For people with hypertension and left ventricular hypertrophy (LVH), getting their blood pressure down as low as possible could help reduce their risk for cardiovascular disease (CVD) events, new research suggests.
In a nationwide cohort study of Korean adults with LVH who were followed for more than 11 years, patients with a systolic blood pressure (SBP) > 140 mm Hg and diastolic blood pressure (DBP) of > 90 mm Hg while on antihypertensive therapy had a 30% increased risk of having a cardiovascular event compared with those with lower (SBP < 130 mm Hg, DBP < 80 mm Hg) blood pressure.
The study is published online October 4 in the Journal of the American College of Cardiology.
In this analysis, investigators led by Hyeok-Hee Lee, MD, Yonsei University College of Medicine, Seoul, Korea, aimed to see whether lower blood pressures were associated with lower cardiovascular event rates in a real-world cohort of hypertensive patients with LVH.
They identified 95,545 participants aged 40 to 79 years who were taking antihypertensive medication and had LVH on baseline electrocardiography.
Over a median follow-up of 11.5 years, 12,035 new CVD events were recorded. Primary outcome events were defined as the first hospitalization for myocardial infarction, stroke, heart failure, or a CVD-related death recorded through December 31, 2019.
The authors report that the number of CVD events rose along with systolic and diastolic blood pressures.
Table. CVD Events by BP Level
|BP Level||CVD Events (n)|
|SBP < 120 mm Hg||442|
|SBP 120 – 129 mm Hg||1709|
|SBP 130 – 139 mm Hg||3406|
|SBP ≥ 140 mm Hg||6478|
|DBP < 70 mm Hg||353|
|DBP 70 – 79 mm Hg||2519|
|DBP 80 – 89 mm Hg||5577|
|DBP > 90 mm Hg||3586|
Overall, in this population, 77.4% of patients on antihypertensive therapy had SBP > 130 mm Hg, and 76.5% of patients had DBP > 80 mm Hg.
Patients with SBP > 140 mm Hg and DBP > 90 mm Hg had a 30% higher rate of cardiovascular events compared with patients in the lower blood pressure group.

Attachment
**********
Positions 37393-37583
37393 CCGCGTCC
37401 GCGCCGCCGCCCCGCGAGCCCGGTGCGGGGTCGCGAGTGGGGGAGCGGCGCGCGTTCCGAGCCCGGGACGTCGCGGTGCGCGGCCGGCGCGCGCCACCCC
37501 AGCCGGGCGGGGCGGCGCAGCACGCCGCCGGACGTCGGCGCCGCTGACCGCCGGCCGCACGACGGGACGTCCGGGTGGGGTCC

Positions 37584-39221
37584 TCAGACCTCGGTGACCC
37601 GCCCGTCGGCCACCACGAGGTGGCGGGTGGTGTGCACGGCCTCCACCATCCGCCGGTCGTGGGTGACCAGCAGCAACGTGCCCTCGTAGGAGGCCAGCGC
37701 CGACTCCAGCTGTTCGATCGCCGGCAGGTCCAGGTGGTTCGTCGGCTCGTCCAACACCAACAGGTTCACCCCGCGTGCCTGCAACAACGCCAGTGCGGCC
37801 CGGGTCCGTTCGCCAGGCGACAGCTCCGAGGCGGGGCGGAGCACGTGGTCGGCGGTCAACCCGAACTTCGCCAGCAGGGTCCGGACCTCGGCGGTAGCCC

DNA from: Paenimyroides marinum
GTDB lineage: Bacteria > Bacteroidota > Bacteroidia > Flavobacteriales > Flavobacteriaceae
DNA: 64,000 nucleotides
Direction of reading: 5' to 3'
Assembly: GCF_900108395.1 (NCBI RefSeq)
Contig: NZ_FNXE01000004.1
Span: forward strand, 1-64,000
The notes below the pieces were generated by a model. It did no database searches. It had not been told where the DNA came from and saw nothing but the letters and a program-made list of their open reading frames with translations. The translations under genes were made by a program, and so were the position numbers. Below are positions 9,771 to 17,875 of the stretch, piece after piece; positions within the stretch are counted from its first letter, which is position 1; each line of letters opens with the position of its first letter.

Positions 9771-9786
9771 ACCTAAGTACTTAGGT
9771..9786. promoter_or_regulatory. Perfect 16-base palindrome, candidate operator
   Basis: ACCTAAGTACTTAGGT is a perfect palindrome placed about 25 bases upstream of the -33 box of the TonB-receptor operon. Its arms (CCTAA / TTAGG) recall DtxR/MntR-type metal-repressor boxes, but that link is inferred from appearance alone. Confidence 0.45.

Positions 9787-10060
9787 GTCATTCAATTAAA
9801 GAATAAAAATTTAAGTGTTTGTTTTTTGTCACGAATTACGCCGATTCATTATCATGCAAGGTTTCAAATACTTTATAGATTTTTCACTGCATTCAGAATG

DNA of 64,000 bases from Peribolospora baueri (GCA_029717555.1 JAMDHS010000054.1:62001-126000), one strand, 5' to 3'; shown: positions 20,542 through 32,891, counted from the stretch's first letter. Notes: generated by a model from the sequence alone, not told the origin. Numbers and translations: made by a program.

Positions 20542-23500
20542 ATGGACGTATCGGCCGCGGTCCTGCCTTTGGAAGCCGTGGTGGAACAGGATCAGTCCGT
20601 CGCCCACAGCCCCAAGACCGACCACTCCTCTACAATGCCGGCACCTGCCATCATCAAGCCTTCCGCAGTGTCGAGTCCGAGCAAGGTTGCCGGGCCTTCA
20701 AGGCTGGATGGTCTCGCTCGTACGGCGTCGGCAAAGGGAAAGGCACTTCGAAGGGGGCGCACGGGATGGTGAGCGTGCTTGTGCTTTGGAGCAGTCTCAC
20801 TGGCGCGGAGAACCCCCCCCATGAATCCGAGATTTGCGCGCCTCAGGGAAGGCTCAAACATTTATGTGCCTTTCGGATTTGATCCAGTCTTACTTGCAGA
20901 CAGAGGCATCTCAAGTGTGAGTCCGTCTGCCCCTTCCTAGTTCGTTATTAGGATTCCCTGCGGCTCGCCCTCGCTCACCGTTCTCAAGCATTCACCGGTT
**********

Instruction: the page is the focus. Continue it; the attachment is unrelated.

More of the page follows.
Compared with patients in the lower blood pressure group (ie, SBP 120 – 129 mm Hg and DBP 70 – 79 mm Hg), the adjusted hazard ratio for those with SBP > 140 mm Hg and DBP > 90 mm Hg was 1.31 (95% confidence interval [CI], 1.24 – 1.38), and for DBP > 90 mm Hg, the adjusted hazard ratio was 1.30 (95% CI, 1.24 – 1.37).
However, blood pressure levels < 120/< 70 mm Hg were not associated with additional reductions in CVD risk.
In addition, lower SBP below 130 mm Hg was associated with hypotension, syncope, electrolyte abnormality, or acute kidney injury. Lower DBP below 80 mm Hg was not significantly associated with adverse events.
“Further randomized trials are warranted to establish optimal BP-lowering strategies for patients with hypertension and LVH,” the investigators conclude.
“The findings from Lee et al provide real-world evidence that in high-risk patients with hypertension and LVH, achieving lower SBP and DBP is associated with an overall reduction in cardiovascular events,” S. Andrew McCullough, MD, Weill Cornell Medicine, New York, New York, et al, write in an accompanying comment.
“This study highlights a lot of different important points,” McCullough told theheart.org | Medscape Cardiology in an interview. “Perhaps the most important is that there is a lot of controversy on how to take care of patients with high blood pressure and certain undefined subgroups, and people use that controversy as an excuse for substandard care,” he said.
“In general, patients who are elderly, or who are not candidates for clinical trials, if their blood pressure is elevated in the clinic, in the higher 130s to 140s, oftentimes, it’s easier for the busy clinician to disregard that and not optimize their antihypertensive therapy,” McCullough said.
“The study expands the population to patients with left ventricular hypertrophy, a well-described marker of heart attack, heart failure, and cardiovascular death. Even in the higher-risk patients in this study, there seemed to be improvement in the rates of heart attack, heart failure hospitalization or cardiovascular death. It is not a randomized trial, but still the patients with systolic blood pressures less than 130 did substantially better,” he said.
The study was supported by the Korea Health Technology Research and Development Project, the Korea Health Industry Development Institute, the Ministry of Health and Welfare of South Korea, and the Republic of Korea. Lee and McCullough report no relevant financial relationships.
Content Source: https://www.medscape.com/viewarticle/960400?src=rss